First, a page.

I’m doing an international candy swap, so I bought a ton of candy and snacks that’re very “Japanese”.
Because Attack on Titan is so popular in Japan and abroad, I couldn’t pass up these chewy candies with chibi Attack on Titan characters.
Similar to Attack on Titan, One Piece has a strong fan following. It’s no surprise to see Trafalgar Law representing this pack of chews.
This box of Kidorikko cookies were too cute to pass up! Plus, in Japan, cute characters are on all products targeted for kids. Think of this as animal crackers for Japanese children.
I absolutely love Indian food. There’s this misconception with Indian food: it’s spicy. But in learning about Japanese tastebuds, “spicy” Indian food wouldn’t make it in Japan.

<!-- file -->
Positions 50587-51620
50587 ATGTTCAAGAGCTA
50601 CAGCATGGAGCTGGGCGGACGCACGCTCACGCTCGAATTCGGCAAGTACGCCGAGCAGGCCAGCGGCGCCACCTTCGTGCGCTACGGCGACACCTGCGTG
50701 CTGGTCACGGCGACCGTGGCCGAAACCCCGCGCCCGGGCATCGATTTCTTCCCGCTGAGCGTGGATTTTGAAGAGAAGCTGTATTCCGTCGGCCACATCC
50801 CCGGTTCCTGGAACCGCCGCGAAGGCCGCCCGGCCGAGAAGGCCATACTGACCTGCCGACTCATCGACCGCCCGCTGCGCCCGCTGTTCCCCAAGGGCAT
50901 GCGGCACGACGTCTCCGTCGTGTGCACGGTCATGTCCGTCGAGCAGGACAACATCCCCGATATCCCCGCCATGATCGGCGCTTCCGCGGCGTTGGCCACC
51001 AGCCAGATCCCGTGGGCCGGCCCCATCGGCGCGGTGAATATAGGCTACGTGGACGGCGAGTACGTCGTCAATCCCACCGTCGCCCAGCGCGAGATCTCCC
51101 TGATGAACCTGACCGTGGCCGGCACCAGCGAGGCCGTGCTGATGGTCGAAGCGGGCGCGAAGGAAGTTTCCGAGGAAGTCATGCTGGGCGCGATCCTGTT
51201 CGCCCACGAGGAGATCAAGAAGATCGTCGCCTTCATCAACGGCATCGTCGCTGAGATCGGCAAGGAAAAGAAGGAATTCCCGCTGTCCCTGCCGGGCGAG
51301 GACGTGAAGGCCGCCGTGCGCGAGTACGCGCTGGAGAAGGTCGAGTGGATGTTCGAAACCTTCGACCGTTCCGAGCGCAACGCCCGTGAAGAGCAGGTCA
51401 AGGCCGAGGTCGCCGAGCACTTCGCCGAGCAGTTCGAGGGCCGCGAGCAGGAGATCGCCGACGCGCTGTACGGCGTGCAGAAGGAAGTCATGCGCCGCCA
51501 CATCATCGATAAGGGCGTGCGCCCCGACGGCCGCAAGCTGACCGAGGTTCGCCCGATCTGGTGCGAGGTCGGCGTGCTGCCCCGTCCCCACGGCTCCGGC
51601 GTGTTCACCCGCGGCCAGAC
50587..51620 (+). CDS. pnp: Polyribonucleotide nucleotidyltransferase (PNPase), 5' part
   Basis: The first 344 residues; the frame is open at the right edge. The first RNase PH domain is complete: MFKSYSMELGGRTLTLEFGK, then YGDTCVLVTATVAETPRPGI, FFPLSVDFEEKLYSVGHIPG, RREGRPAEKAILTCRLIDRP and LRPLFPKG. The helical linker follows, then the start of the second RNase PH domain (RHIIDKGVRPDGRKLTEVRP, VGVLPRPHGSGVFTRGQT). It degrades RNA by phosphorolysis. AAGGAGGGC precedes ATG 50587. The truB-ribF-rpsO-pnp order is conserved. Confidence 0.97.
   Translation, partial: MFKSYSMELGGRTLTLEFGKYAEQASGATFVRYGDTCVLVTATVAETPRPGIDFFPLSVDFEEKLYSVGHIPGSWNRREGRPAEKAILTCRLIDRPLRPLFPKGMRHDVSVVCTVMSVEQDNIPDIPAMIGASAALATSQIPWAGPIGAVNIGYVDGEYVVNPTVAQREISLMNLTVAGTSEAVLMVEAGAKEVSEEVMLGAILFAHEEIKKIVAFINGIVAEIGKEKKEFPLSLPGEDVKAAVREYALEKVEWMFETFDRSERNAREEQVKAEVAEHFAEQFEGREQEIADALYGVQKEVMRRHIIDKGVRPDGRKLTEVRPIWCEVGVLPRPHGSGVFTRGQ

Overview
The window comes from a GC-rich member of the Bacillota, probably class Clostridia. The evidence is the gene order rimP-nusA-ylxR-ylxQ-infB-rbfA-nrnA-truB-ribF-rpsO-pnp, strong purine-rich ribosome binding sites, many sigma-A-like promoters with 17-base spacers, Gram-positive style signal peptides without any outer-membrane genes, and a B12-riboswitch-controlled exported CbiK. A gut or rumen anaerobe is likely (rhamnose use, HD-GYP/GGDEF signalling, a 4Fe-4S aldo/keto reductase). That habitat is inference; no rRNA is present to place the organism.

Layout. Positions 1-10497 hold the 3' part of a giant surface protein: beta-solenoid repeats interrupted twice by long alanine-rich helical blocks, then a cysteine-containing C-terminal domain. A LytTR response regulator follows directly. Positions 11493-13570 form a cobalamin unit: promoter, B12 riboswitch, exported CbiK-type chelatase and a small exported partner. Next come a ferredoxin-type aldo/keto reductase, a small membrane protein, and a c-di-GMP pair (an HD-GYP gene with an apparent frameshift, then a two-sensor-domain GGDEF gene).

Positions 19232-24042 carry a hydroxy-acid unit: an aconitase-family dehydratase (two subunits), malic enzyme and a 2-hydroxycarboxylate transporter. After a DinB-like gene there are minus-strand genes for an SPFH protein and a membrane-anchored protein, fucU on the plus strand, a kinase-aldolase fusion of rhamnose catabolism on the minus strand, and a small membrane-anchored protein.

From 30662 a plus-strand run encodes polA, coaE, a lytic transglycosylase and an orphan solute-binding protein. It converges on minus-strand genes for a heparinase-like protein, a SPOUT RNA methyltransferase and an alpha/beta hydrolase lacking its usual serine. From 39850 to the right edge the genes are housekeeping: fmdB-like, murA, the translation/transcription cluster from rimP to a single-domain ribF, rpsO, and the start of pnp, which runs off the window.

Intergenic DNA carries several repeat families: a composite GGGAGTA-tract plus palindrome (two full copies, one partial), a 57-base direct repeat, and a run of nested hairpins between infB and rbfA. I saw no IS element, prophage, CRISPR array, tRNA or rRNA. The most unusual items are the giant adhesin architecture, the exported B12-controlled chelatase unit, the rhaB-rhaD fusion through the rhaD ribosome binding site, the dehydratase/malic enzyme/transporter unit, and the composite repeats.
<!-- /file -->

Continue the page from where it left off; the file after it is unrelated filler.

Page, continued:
Still, at an Indian restaurant my husband and I went to on Kokusai-dori in Naha City called Nanak, there were options for spicy food but it didn’t readily come with it. The strong flavor in Indian food-tasting the fullness of curry and other seasonings- was deep in the dish. Just a small amount of chicken and eggplant curry, and potato nan with chicken and seasoned meats, was enough to fulfill our appetites. The nan was so delicious, I preferred it to the plain white rice with the curry. Thankfully, the food we ate wasn’t too heavy, since we had a lot of walking to do, but it was just enough. The price was a bit steep-almost 3000 for both of us-however, it was worth it.
I don’t know the name of this restaurant. Like many whole-in-the-wall businesses in Japan, this yellow-signed, basement level restaurant’s name was the last thing on my mind. Only its good food that was made by Nepal cooks still exists in my mind.